No succour for the jobless in New Year with unemployment rate shooting up and third wave knocking on door

2021 is closing with unemployment rate of 8.01% against 6.52% in January, indicating a great labour market distortion in view of an apparent economic recovery in both urban and rural areas

No succour for the jobless in New Year with unemployment rate shooting up and third wave knocking on door
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Dr Gyan Pathak

The year 2021 is closing with an unemployment rate of 8.01 per cent in India as against 6.52 per cent in January. It is a great cause of frustration. In January, unemployment rate in the urban areas was 8.09 per cent which has gone up to 9.26 per cent on December 30, while for rural areas it was up at 7.44 per cent as against only 5.81 per cent. It all indicates a great labour market distortion in view of an apparent economic recovery in both urban and rural areas.

Unemployment has worsened at a time when the new Omicron variant of COVID-19 is spreading like wildfire both in India and several other countries, leading to lockdowns and containment measures. There is great uncertainty in the labour market, and nobody knows what will happen next, chiefly because Omicron overrides immunity from vaccination.

The year 2022 is thus opening with a gloomy scenario, as against 2021 which had begun with hope after development of vaccines in a short time and its rollout from January 16. It was hoped that market conditions would improve, enabling the unemployed to get jobs.

Unemployment rate in December 2020 was 9.06 per cent. For urban areas it was even higher at 9.15 per cent. At that time, the urban unemployment rate was 8.84. All India unemployment rate then began improving with the opening of almost all sectors of economy.

By March, it fell to 6.50 per cent which is the lowest for this year, with urban unemployment at 7.27 per cent and rural unemployment at 6.15 per cent. However, it was worse than the unemployment rate of 6.1 per cent in the beginning of 2018.

The situation had started worsening sharply from November 2016 itself after Modi govt’s demonetisation move which forced crores of business and industrial establishments, especially MSMEs, to close. Millions others struggled to survive due to shortage of cash, and millions more cut their production up to 75 per cent. Crores of people lost their jobs and by the beginning of 2018, unemployment in India was at a 45 year high.

The unemployed have thus been hit the hardest during Modi govt’s tenure, which the outbreak of the COVID-19 pandemic made even worse. Its sudden lockdown order in March 24, 2020 put a brake on the whole economy and brought it to a grinding halt, with relief given in phases only from June 1, 2020.

The country was hit by the second wave of COVID-19 in April, which led to further lockdowns and containment measures. The labour market suddenly deteriorated and the gains of the last three months were reversed. Unemployment rate rose to 7.97 per cent from 6.50 per cent just a month ago. Both the urban and rural areas were adversely affected and the unemployment rate rose to 9.78 and 7.13 per cent respectively.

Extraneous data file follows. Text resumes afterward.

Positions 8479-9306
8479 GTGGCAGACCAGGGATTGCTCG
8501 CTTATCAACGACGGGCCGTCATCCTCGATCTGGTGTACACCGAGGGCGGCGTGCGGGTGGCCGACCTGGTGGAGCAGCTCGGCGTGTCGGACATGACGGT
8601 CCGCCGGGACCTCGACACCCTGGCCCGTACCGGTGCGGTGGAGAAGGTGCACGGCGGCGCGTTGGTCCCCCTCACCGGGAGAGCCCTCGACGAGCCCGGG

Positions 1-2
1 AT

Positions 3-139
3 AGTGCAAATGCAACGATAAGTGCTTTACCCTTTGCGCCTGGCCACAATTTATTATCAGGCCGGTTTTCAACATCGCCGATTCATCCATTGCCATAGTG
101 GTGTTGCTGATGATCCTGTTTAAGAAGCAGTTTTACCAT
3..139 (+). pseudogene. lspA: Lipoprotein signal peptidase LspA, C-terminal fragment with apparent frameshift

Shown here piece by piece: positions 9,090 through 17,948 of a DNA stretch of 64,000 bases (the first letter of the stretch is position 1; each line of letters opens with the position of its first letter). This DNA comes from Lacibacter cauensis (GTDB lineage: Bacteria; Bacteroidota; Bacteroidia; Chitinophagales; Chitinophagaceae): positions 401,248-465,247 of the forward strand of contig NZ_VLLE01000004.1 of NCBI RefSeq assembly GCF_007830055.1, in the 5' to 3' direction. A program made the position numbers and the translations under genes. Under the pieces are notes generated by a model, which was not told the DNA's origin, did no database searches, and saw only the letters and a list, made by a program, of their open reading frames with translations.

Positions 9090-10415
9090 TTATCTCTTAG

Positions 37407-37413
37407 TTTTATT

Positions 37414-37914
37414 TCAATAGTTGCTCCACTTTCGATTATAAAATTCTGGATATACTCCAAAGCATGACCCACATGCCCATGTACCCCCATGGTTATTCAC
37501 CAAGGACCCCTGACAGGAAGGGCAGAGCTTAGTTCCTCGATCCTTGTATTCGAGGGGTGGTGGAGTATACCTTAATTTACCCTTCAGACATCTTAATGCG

May proved to be worst with the rise in the ferocity of the second wave. Markets were shut down and millions of establishments closed. Unemployment rate shot up to 11.84 per cent which is highest for the current year. Unemployment in the urban areas became even worse at 14.72 per cent while in the urban areas it was 10.55 per cent.

The unemployment scenario started improving thereafter and came down to 6.96 per cent in July; for urban areas 8.32 per cent and for rural areas 6.34 per cent. However, it was short lived, and by August all India unemployment rose to 8.32 per cent, with urban and rural unemployment at 9.78 and 7.64 per cent respectively.

The situation improved again in September that was the last month of lower unemployment rate of 6.86 per cent, which rose to 7.75 per cent in October, 7 per cent in November, and now 8 per cent in December. Unemployment in urban areas is more than the rural areas.

Among the states, as per the data of CMIE, the unemployment rate in November was highest in Haryana at 29.3 per cent followed by Jammu & Kashmir at 21.4, Rajasthan 20.4, Bihar 14.8, Himachal Pradesh 13.6, Tripura 13.4, Goa 12.7, and Jharkhand 11.3. The lowest unemployment rate was 0.6 per cent in Odisha, and only little more at 0.8 per cent in Meghalaya.

The other states having unemployment rates less than 5 per cent were Uttarakhand, Uttar Pradesh, Telangana, Maharashtra, Madhya Pradesh, Karnataka, Gujarat, Chhattisgarh, and Assam. All other states have unemployment rate in the range of 5-10 per cent.

Given the high unemployment scenario in both the urban and rural areas, it is imperative for the Modi government to take urgent steps to rectify the distortion in the labour market. Urban areas need more attention because of higher unemployment rate compared to the rural areas.

Employment guarantee schemes for the urban areas may be an option for the time being similar to the programmes being implemented in the rural areas.

The year 2022 is beginning with an additional ominous sign of Omicron triggering a fresh crisis, and therefore, it’s all the more important that the unemployed must get a helping hand.

(IPA Service)

Views are personal

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